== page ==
Miriam Friedman Morris in 1996 with Portfolio No. 27 of Köpfe berühmter Schachmeister, once owned by Emanuel Lasker

Finally, I saw an original portrait portfolio.

All of the lithograph prints bear the depicted player’s signature, which, along with the portrait, were part of the original plate. A signature variation of Dav. Friedmann was handwritten in pencil on each print.

Additional portfolios with this title were found with 12 or 14 portraits. Portfolio No. 23 was purchased by a collector from a London dealer. Dutch collector Dr. Meindert Niemeijer donated Portfolio No. 28, which includes Ossip Bernstein and Richard Teichmann, to the National Library of the Netherlands, where it is now part of the second largest public chess collection in the world and can be viewed in its entirety online.

Lithograph portrait of Heinrich Wolf by David Friedmann, 1923. Wolf did not escape Europe and was murdered in the Riga Ghetto in 1941. From the Special Collections of the Cleveland Public Library
Lithograph portrait of Richard Réti by David Friedmann, 1923. Réti is remembered as a legendary player and author of books about chess; he died of scarlet fever in 1929. From the National Library of the Netherlands

Questions and Answers

I speculate that my father’s first sets were limited to those interested in the Ostrava tournament, a good reason to continue his numbered sets with the new broader title.

This also gave the opportunity to customize a portfolio according to a buyer’s preference. Perhaps, besides Lasker, there were portfolios in the estates of other noted players. Rubinstein’s portrait, also with a handwritten dedication, turned up at the Jewish Museum in Brussels.

Lithograph portrait of Akiba Rubinstein by David Friedmann, 1923. During the Nazi occupation, Rubinstein hid in a Belgian sanitarium. From the collection of the Jewish Museum in Brussels

Both had been sent to the masters in August 1923. I wonder if my father sent first prints to all the players in the tournament.

The Chess Life article prompted author Felix Berkovitch to convey a most intriguing observation in a letter dated September 24, 1999:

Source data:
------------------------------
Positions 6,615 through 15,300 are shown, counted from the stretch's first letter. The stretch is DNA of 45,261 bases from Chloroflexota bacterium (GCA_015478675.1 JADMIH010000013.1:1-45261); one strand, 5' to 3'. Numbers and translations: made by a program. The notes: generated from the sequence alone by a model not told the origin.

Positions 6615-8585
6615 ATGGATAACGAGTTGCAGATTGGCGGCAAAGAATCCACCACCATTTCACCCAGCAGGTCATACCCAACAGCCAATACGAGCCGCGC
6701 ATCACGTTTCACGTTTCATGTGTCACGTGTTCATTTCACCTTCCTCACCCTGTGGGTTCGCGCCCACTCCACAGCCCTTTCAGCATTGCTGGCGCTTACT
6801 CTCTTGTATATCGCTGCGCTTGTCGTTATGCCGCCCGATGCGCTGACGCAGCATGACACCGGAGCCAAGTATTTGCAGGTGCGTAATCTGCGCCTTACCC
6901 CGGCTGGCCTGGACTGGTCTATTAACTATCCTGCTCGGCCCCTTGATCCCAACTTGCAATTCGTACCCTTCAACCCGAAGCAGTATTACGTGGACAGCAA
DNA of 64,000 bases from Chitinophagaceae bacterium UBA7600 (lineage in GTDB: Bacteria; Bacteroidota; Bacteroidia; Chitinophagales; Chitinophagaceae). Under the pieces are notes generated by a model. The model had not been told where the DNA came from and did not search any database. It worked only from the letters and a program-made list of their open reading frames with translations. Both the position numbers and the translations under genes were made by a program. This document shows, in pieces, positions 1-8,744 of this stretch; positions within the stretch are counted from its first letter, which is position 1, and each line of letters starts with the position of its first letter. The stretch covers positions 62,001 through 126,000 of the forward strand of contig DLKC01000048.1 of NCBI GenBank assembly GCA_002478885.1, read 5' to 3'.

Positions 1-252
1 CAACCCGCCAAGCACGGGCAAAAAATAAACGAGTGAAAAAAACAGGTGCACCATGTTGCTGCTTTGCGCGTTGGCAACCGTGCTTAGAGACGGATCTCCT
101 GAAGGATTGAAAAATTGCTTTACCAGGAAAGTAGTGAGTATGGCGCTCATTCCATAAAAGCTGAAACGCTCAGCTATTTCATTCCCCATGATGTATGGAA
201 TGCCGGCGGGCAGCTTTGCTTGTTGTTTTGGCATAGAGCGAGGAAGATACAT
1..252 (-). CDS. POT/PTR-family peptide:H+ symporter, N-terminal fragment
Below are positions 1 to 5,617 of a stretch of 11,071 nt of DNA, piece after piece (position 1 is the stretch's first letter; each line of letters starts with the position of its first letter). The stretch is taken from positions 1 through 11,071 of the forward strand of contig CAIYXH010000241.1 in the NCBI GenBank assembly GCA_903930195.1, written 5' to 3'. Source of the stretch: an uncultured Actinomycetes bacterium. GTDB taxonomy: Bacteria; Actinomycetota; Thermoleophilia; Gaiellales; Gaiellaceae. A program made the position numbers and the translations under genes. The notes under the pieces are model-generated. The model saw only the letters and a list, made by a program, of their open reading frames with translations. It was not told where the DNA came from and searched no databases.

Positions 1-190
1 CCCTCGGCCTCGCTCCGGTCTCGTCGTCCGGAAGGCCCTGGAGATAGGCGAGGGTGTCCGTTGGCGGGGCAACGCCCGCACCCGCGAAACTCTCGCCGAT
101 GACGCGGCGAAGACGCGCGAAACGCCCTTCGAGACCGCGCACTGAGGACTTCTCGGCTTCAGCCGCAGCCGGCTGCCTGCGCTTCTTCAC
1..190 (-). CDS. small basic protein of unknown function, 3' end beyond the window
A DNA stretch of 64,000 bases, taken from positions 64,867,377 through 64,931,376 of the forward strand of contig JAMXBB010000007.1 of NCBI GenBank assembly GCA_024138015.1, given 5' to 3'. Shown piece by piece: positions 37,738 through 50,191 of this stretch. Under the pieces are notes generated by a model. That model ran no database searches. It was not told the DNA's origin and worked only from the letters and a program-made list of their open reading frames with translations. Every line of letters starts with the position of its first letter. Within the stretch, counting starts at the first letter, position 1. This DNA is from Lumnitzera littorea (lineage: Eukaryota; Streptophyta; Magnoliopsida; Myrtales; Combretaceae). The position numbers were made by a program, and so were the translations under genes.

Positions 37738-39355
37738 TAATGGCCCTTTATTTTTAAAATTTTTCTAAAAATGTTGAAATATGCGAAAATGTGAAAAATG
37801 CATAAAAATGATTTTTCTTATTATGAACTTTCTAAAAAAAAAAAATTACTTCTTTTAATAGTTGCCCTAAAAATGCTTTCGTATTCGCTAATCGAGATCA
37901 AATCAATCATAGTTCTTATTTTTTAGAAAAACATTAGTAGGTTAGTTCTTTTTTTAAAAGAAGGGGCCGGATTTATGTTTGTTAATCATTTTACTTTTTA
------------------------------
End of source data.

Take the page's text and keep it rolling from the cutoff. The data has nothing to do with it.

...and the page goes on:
“Enclosed are several pages from Vladimir Nabokov’s novel, The Defense (G. P. Putnam’s Sons, NY, 1964). I was stunned to read about an artist who had been sent by his newspaper to the Berlin International Chess Tournament to sketch the participants (page 125). It is a novel, but we can recognize a number of the real people. For instance, the German Grandmaster with an extinguished cigar is Emanuel Lasker. Turati, as he is described on page 96, is Richard Réti. You may certainly guess who is the artist!”

Emanuel Lasker at the Berlin International Tournament. Printed in
8 Uhr-Abendblatt, 20 November 1926

Back in Ostrava

Then, in 2006, an incredible stroke of fortune.

I received news from Jiřina Kábrtová, the director of the Ostrava Museum, that she had found the lost Portfolio No. 4/50 of Das Schachmeister Turnier.

During the library’s move to the old city hall building, the portfolio surprisingly appeared at the bottom of a book stack!

Title page of Köpfe berühmter Schachmeister (Portraits of Famous Chess Masters) © 1999 Miriam Friedman Morris. From the Ostrava Museum Collection

Kábrtová was emotional to find the long sought-after treasure.

How had the portfolio been lost? It had apparently not been registered as art, but rather as a book in the museum’s library collection. No one thought to look for it there.

In 2013, the museum held an exhibition about the fate of Ostrava’s Jews: “Nezapomněli jsme na ně? Stopy židovských rodin v Ostravě” (Have We Not Forgotten Them? Traces of Jewish Families in Ostrava).

David Friedmann was a featured biography.

David Friedmann’s famous portraits on display at the Ostrava Museum in 2013, eighty years after his first exhibition at Gallery Slatner. The exhibition featured July 1923’s Portfolio No. 4 of Das Schachmeister Turnier in Mährisch Ostrau, the only known portfolio with this title. Screenshot: Česká televize

The original chess player portraits were displayed along with digital prints of his renowned musician sketches printed in Berlin publications. In his diary, my father remarked upon his return to Ostrava in 1945 that he was an unknown.

Now, he was honored with an exhibition in his birthplace.

One feels the gap in the artist’s life – the absence of artwork depicting family and the multitude of landscapes and still lifes he would have produced in various media.

Later the same year, Portfolio No. 26 of Köpfe berühmter Schachmeister, with 14 portraits, surfaced in the estate of New York chess player and collector Fred Snitzer.